• kittythedreamer profile image

      Nicole Canfield 6 years ago from Summerland

      wheelinallover - That is amazing that you were able to handle all of those children at one time! Wow. Seriously impressive. What type of facility do you live in, if you don't mind me asking? It seems to me that you are a special, sweet person with a loving and kind heart. Voted up and awesome.

    • wheelinallover profile image

      Dennis Thorgesen 6 years ago from Central United States

      W R Shinn Talk about miscounting. The day this hub was written about there were 11 children. Normally there are no more than 7 I take care of at a time. The actual plan was for their to be two adults but there was an emergency which took the mother of three of the children away.

    • W.R. Shinn profile image

      W.R. Shinn 6 years ago

      Yep. It's all true. As far as the number of children goes, I've found that after the number 3, it's all the same except the periodic head count. When our kids got older, we would go to the bedrooms in the morning and count feet and divide by two. Gotta love it! Thanks for the read. I enjoyed it.

      Sincerely, W.

    • Jewels profile image

      Jewels 6 years ago from Australia

      You survived the 30 min hub challenge. I think Shades and Cags are onto something here. Congrats for doing your hub about nothing.

    • Mark Ewbie profile image

      Mark Ewbie 6 years ago from UK

      Well done - wheel in - and now I understand the wheel in thing. Children are.. despite their annoying abilities.. just about the best thing going.

    • Shadesbreath profile image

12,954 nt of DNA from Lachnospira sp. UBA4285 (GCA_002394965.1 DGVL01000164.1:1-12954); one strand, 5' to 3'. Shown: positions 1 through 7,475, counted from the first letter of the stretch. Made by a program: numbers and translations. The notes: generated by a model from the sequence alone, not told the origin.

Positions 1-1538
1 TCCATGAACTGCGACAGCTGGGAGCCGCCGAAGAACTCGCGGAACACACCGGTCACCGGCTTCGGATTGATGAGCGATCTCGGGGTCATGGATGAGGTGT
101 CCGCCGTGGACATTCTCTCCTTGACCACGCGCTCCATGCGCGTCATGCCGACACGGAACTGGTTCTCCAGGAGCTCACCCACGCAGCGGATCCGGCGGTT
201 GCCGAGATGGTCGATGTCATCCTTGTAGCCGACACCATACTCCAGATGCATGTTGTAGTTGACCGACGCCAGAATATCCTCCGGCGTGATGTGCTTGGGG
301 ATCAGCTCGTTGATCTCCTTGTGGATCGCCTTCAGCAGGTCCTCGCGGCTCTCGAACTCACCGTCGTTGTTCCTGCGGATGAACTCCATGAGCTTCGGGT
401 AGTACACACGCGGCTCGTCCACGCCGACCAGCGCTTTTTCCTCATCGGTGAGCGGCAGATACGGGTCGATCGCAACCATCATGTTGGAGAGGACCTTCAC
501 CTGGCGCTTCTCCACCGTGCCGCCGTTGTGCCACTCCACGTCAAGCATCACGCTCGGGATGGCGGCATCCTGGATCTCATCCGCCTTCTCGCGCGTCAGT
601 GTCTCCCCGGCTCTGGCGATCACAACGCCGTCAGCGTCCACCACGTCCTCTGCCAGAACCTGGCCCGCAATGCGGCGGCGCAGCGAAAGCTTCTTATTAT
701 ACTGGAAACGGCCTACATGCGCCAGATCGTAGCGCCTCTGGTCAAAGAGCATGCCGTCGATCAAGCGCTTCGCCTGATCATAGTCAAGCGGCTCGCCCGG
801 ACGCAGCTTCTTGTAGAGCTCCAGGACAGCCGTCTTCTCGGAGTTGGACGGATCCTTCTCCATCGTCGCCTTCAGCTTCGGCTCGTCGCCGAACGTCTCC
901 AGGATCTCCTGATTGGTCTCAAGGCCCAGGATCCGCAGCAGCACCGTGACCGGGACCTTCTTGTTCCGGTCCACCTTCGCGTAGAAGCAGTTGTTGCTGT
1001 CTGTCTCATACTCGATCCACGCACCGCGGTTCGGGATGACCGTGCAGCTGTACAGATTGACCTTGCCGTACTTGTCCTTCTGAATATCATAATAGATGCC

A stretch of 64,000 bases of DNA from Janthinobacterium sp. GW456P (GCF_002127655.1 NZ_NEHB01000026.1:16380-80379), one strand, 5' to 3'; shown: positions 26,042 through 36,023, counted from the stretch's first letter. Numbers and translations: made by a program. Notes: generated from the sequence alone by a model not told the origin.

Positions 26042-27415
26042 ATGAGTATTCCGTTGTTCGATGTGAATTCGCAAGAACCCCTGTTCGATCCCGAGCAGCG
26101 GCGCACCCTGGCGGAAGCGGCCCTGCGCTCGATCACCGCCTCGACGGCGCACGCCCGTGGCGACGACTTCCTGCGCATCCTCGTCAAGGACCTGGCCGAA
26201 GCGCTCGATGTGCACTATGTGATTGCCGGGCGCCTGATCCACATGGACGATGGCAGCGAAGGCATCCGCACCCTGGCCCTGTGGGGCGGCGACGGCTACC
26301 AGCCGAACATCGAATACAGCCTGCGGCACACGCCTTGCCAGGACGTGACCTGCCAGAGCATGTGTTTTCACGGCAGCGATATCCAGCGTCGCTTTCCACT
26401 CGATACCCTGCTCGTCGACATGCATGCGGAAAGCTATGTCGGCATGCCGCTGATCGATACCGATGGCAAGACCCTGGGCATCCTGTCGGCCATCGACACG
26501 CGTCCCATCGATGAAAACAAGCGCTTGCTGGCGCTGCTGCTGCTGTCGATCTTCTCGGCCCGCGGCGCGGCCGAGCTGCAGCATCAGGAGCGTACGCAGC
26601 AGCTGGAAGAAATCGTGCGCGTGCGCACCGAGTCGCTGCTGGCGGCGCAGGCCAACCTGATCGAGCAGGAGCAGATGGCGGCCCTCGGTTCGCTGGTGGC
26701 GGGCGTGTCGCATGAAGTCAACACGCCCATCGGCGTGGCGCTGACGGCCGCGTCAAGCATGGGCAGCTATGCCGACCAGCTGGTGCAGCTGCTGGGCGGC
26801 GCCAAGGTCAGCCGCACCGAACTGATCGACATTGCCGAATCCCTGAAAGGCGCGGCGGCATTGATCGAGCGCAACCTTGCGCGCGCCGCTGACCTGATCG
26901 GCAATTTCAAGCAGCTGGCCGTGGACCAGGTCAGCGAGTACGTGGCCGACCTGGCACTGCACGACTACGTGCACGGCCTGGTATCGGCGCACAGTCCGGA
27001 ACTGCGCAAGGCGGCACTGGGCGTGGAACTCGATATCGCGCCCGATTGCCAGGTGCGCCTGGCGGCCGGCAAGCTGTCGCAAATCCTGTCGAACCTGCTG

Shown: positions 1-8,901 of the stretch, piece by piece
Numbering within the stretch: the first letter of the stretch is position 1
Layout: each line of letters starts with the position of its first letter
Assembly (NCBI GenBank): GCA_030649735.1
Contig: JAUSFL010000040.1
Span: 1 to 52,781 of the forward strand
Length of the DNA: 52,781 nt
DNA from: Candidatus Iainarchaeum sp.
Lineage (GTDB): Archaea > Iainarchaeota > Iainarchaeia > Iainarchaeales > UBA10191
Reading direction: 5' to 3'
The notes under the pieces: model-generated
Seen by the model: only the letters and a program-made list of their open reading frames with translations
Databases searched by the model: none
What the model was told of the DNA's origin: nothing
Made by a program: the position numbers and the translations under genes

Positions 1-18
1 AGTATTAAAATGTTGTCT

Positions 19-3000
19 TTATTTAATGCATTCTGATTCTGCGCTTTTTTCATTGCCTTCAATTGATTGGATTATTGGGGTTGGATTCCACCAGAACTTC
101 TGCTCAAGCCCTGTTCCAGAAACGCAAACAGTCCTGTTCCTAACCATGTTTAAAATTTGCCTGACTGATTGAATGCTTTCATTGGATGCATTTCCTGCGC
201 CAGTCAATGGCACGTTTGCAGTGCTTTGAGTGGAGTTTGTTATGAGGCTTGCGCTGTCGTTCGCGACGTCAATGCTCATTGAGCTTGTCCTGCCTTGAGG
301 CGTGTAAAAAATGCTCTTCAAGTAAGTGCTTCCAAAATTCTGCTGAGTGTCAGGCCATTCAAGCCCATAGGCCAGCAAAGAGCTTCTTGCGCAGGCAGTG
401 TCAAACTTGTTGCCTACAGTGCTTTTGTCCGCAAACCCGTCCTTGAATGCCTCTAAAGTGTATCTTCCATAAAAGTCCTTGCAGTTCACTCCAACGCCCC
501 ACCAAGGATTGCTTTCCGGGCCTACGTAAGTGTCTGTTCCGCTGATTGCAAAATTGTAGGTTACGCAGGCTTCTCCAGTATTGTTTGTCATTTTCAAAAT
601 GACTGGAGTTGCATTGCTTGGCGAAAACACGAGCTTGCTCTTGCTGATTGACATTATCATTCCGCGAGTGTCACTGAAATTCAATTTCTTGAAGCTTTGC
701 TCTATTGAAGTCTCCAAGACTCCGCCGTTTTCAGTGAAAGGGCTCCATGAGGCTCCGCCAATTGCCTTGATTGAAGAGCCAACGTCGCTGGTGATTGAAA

Shadesbreath 6 years ago from California

      Your difference gives you the opportunity to engage outside of the expected and predictable. What an interesting suggestion you have given me, as a writer of character. I'm really glad you decided to share this.

    • Danette Watt profile image

      Danette Watt 6 years ago from Illinois

      I agree, that is a lot of kids! Thanks for sharing

    • Cagsil profile image

      Cagsil 6 years ago from USA or America

      Thank you for sharing your thoughts during the Instant Hub Challenge. It was a good shot and gave you the opportunity to express yourself, which is always a release in and of itself. That's a lot of kids to have around and I would guess, like you, that the "power that be" would certainly have a problem with also. But, it was cool to learn about a part of your life. :)

    • profile image

      Motown2Chitown 6 years ago

      Wow! That's a good number of kids to have around. I don't know that I could manage to keep them all together. My hat is off to you, both for taking care of the children and surviving the 30 minute hub challenge! :) Great job!